Thursday, October 25, 2007

Separating the men from the boys

A rare example of a grown-up voice in today's media:

Cardinal Pell replied scathingly that church leaders should be allergic to nonsense. "My task as a Christian leader is to engage with reality, to contribute to debate on important issues, to open people's minds and to point out when the emperor is wearing few or no clothes," he said.

And what precipitated this outburst of common sense?
Canberra Bishop George Browning, the Anglican Church's global environmental chief said Cardinal Pell was out of step with his own church and made no sense on global warming.

Heaven forbid - "out of step"! The cardinal* vice of the post-modern Christian!

Archbishop Pell recently applied a tincture of scientific scepticism to Browning's pet cause - global warming - and has even questioned the motives of the statist quasi-moralists who have crowded into it.
"Radical environmentalists are more than up to the task of moralising their own agenda and imposing it on people through fear. They don't need church leaders to help them with this, although it is a very effective way of further muting Christian witness," he [Cardinal Pell] said.

Like all paganism, the pagan cult of environmentalism is ultimately motivated by fear and the spirit of slaves, as its consistent tone of panic and irrationalism ("act now, think later") shows. Its purpose is to create an environment where clear thought and open discussion is impossible, and to achieve a political majority that can trump rational argument.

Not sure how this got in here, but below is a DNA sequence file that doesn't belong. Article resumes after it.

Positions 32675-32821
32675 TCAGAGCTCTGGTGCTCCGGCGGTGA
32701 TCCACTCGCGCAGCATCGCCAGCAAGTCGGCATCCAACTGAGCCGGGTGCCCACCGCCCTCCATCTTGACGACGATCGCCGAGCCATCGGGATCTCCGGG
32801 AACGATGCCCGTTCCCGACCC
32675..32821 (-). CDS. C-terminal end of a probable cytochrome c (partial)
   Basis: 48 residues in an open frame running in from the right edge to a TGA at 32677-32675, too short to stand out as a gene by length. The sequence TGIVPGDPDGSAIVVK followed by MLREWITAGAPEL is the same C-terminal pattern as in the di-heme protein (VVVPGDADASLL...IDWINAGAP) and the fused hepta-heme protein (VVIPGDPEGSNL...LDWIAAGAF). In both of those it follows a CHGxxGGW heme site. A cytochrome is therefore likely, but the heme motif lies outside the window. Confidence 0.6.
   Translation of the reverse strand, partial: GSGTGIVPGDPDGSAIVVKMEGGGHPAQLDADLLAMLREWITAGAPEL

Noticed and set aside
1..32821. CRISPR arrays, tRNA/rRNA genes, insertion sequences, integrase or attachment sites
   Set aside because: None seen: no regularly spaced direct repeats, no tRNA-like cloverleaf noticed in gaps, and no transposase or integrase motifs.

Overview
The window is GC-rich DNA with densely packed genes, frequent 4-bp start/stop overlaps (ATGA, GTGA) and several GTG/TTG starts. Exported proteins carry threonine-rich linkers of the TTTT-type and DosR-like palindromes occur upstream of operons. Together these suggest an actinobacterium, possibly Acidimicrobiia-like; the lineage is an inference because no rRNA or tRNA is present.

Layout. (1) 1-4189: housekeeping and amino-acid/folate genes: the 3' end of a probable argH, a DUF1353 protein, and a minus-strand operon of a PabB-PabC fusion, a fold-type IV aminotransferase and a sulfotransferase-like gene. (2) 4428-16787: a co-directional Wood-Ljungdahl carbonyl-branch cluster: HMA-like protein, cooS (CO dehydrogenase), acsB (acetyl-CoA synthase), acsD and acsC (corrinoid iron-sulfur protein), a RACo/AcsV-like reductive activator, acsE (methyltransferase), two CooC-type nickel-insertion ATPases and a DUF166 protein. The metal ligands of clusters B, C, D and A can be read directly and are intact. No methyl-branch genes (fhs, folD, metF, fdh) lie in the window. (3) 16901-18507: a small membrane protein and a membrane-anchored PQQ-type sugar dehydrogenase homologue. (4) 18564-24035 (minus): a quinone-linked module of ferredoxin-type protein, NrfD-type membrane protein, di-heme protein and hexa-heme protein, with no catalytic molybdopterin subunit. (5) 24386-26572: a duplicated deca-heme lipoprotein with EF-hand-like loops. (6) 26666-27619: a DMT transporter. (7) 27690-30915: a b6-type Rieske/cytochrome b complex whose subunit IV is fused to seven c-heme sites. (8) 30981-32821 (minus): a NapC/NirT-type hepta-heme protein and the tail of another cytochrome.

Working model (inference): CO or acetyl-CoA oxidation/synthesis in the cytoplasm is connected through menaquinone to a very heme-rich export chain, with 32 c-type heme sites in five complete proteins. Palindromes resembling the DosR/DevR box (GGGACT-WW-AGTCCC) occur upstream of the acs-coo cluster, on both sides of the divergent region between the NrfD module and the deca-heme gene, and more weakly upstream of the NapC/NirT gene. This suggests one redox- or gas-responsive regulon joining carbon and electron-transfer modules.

Browning's strategy of harnessing Christian faith to this unequal partner is bound to end in tears. The spirit of slaves and a spirit of sons can have nothing to do with each other, and sooner or later we must choose.

If there is a global warming problem (and that still is an 'if', because surveys of climate scientists show a diversity of views on the subject) we will face the challenge far more effectively if we employ Cardinal Pell's cool scepticism than if we succumb to Bishop Browning's agitprop.

Who do we have more confidence in: the man or the boy?

* Yes, pun intended. Sorry.

Saturday, October 20, 2007

Heroic virtue

Virtue is purchased cheap these days:

"ONE day each year Rupert Murdoch stands before an auditorium filled with shareholders of his global media company, News Corporation.

In the past he has received a frosty reception with complaints about an underperforming share price, anti-takeover poison pills, nepotism and questionable investments.

It was not so chilly today......

Even a Franciscan monk had nice things to say about the mogul. The monk, Father Michael Crosby, who in the past has taken American entertainment corporations to task for depicting smoking in movies they produce, congratulated News Corp's movie studio, Twentieth Century Fox, for its impressive anti-smoking policy in its films. "

I suppose that discouraging smoking isn't a bad thing. But don't we have the right to expect a little more from someone receiving the praise of a follower of St Francis? Perhaps Rupert might strip stark naked and hand his clothes back to his shareholders...

Thursday, October 11, 2007

Welcoming the Stranger

The announcement that the Government will cut the Sudanese refugee intake this year has precipitated a storm of protest and counter-protest. This has got me thinking about the Government's rights (and responsibilities) in this vexed area.

On one hand, we have those who draw on the scriptural admonition to welcome the stranger in our midst. On the other, we have those who argue that "we should determine who comes here".